social media

Should children be allowed to use social media?

Should this question seriously be dignified with a response? There is absolutely nobody in their right mind who would justify the use of social media by children (or at least I hope not).

Should this question seriously be dignified with a response? There is absolutely nobody in their right mind who would justify the use of social media by children (or at least I hope not).

Social media disadvantage

One of the major disadvantages of growing up, a surprising disadvantage, that would have appeared inconceivable say ten years ago, is the advent of social media. The total misuse, overuse, and dependence on social media really is quite frightening.

Okay, it’s easy to be sucked into the abundance of possibility offered by sites such as Facebook, Twitter and Instagram to validate yourself, show off and create some sort of mysterious illusion.

I mean, do we ever, as young people, actually stop and think about the sheer amount of time we willingly donate to an activity that has actually been proven to reduce our self-esteem and cause feelings of isolation? Making the digital, fabricated world of social media accessible to children would dissolve so much meaning.

Online vanity

Inevitably, children will grow up into the world of smart phones and online vanity. Is this a good thing? Should we speed up this process? Or should it be our responsibility as a society to prolong this modern tragedy for as long as possible?

There’s much evidence in support of the latter. Primarily, social media creates an illusion; the illusion that we can be “anyone we want,” or at least online. The competition between females on social media sites is admittedly hard to miss. Facebook and Instagram feeds are cluttered with the sickeningly vain, self-obsessed craze that is the recently infamous “selfie.”


Most girls in these glamorous, edited, well-lit shots look ridiculous and entirely vainglorious. Do you ever think of people actually taking the photo? It does not simply magically come into existence. For a start, the time that is spent on promoting oneself is ludicrously wasteful. A truly successful “selfie,” fit to be paraded in front of just about anyone, is an achievement for most.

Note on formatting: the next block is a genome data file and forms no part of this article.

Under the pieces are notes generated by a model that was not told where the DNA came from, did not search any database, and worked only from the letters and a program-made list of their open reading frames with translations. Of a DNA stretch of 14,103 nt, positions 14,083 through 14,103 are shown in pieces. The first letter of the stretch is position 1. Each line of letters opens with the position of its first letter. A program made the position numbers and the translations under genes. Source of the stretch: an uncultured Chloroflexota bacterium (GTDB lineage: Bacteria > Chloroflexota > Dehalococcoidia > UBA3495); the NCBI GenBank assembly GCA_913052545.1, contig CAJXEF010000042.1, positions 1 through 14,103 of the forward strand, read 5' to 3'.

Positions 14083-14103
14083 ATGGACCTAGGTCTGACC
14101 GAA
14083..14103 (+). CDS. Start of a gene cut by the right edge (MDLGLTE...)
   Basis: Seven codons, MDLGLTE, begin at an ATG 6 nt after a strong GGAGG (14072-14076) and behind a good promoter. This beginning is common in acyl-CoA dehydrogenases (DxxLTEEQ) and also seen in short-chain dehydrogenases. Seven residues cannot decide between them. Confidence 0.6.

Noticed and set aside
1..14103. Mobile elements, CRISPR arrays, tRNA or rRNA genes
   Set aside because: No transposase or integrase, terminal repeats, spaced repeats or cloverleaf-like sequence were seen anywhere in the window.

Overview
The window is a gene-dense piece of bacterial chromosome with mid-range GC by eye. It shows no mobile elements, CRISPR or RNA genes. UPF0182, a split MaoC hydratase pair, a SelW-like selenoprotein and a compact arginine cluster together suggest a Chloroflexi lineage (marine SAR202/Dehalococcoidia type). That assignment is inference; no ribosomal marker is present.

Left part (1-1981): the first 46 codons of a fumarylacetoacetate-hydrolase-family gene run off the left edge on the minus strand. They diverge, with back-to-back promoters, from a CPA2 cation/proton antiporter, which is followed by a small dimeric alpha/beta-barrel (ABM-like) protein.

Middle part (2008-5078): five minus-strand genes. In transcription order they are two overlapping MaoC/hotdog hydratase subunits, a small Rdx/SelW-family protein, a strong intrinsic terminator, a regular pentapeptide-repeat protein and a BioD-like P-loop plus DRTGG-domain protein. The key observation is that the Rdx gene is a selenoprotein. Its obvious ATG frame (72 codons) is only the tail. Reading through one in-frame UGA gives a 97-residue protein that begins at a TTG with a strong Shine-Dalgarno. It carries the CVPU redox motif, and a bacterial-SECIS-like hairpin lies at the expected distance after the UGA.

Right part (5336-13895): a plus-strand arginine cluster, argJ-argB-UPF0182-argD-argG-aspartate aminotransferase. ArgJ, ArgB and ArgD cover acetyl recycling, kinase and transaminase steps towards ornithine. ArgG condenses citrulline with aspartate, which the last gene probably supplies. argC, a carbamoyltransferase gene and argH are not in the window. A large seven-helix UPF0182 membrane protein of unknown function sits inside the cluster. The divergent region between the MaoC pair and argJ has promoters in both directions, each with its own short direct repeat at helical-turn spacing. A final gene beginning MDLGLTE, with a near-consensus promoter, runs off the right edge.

Girls don’t just take one photo of themselves; they take dozens, and then proceed to spend much time discarding the snaps they aren’t fully satisfied with, one by one, until they find the winner. It’s highly unlikely, don’t you reckon, that the act of taking a “selfie” is an effortless one?


Don’t even get me started on the comments, please. Of course no snap would be truly a triumph on Instagram without a cascade of overbearing comments, often from casual acquaintances, gushing over someone’s hair, or someone’s lips, or someone’s makeup, or someone’s clothes.

And when you are finally satisfied that you’ve proved you can look good, a more beautiful, popular ‘selfie’ comes to your attention, and your efforts to be the best are in vain. When are young people going to realise that they are simply not the best, most beautiful, exceptional, glittering beings to ever exist?

Fantasy or reality?

The world isn’t going to stop for us, just because we amassed 100 digital “likes.” That’s simply not the reality of life. Supposedly, social media provides us with the means to stay connected to our friends and the world.

The truth is, by spending time glued incessantly to smart phones and apps, in order to assess every detail of someone else’s life, we are taking ourselves apart, and shadowing ourselves in a dangerous ignorance as to what the real world is.

It would be a crime to introduce this way of life to children, who do not presently feel the need to live within the confines of the internet and apps. Children should not be trying to validate themselves, nor should they be wasting their lives away on social media, as an alternative to real contact with other people, honest relationships, time spent outdoors. 


Shouldn’t childhood be about real laughing, crying, smiling, rather than expressing emotions through keypad or touch screen emojis? In the end, each and every single one of us will regret the hours we spent watching others, judging others, begrudging others, living to impress people, commenting, liking and sharing, as a replacement to face-to-face conversation, eye contact, genuine laughter, living life for ourselves, not for others.

Yes, social media is useful: for organising, for keeping in touch with friends, for messaging and advertising. However, to degrade our existence to mere internet profiles, to have a life accessible through a username and password, is a grave misunderstanding of what it means to be human.

Childhood should retain its immortal and incorruptible innocence, its pleasure and simplicity, rather than be transformed into something that will bring with it no tangible memories or joy. Children should not feel pressurised to look good, to gain friend after friend, or to turn into unsociable, hollow teens before their time.

Keep social media at bay, and let children be children.

Do you think children should be allowed to use social media? Let us know in the comments below.

Photo: Anthony Kelly / Flickr